I'm not saying we change the rules on a whim or just let the toddlers do what they want. We evaluate the situation, the children's current development in all areas and, the group dynamic before changing a rule. With the younger toddlers in the classroom, we had decided it would be safer if we didn't allow the walkers to take wheeled toys, like the strollers and cars, up and down the ramps in the movement area. It wasn't that we thought the children using the toys would get hurt but, concern that they might not notice a younger, less stable toddler in the area and that child might just get run over. But, having the rule in place did not stop the children from taking these wheeled toys on the ramps frequently. We tried several strategies to stop it until one day, I saw my little guy and another boy carefully walking up the ramp with the cars under them. One of the teachers started to remind them of the rule when I said to her, "Let's just see where this goes." We remained close (and quiet) in case one of us needed to intervene as we continued to observe. Remarkably, they managed to repeat this several times without anyone getting hurt or even falling down really.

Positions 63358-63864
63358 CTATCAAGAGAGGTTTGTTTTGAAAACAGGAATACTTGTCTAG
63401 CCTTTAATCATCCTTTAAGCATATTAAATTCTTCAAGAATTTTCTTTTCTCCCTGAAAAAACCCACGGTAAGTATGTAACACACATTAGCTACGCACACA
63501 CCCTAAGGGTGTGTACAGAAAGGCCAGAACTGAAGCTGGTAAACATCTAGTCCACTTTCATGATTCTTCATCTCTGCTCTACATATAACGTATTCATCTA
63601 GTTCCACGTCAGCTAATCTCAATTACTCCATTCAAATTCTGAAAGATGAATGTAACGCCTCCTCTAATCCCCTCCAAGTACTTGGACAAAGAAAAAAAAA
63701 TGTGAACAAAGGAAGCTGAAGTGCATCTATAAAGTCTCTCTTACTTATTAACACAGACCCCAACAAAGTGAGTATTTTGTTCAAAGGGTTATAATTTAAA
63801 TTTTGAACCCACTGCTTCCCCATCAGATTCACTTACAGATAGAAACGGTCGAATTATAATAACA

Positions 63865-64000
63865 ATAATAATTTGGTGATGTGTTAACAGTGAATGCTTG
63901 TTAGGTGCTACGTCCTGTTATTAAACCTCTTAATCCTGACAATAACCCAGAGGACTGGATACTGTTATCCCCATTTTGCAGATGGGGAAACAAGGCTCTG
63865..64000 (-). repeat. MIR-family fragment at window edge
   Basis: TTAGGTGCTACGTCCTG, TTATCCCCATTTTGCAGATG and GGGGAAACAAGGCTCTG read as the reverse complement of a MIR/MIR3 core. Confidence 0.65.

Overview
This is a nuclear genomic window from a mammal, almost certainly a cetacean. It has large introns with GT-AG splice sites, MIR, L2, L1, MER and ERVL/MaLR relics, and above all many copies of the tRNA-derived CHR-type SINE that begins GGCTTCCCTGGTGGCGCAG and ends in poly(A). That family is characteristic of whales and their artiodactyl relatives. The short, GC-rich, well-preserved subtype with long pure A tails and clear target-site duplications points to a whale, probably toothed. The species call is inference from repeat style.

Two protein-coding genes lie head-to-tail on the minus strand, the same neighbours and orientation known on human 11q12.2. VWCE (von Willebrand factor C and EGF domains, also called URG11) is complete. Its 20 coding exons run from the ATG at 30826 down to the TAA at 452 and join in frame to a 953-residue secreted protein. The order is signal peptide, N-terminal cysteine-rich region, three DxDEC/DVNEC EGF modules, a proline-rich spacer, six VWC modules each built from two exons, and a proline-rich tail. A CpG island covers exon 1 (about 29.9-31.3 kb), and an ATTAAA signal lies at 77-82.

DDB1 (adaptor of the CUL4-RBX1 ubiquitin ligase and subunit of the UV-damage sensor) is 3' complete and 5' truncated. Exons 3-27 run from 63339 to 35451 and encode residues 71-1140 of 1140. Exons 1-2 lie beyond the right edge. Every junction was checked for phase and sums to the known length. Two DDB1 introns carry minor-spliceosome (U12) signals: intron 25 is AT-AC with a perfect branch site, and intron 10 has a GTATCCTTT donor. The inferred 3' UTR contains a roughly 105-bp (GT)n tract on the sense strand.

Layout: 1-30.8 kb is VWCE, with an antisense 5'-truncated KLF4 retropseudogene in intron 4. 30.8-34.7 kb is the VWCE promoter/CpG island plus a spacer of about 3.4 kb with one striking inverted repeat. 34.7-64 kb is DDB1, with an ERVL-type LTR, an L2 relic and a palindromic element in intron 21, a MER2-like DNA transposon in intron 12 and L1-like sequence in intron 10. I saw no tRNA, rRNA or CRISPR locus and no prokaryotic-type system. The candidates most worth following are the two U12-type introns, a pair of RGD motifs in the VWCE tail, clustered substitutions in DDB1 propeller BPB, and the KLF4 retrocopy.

We picked up some great information about these boys as we watched them maneuver around each other. Often, one was heading down as the other was going up and they adjusted their positions so that they didn't crash into each other or cause one another to fall off. There were times they ended up in the same spot and had to carefully maneuver their cars into position without knocking the other child off. They learned to be aware of where the other one was on the ramp, how much space each car needed and were more aware of their bodies in the space.  They learned how to solve some new problems, both physical and social.  So, we decided to eliminate that rule for the time being. With subsequent groups, we may have to revisit. Only time will tell.

The ramps in question.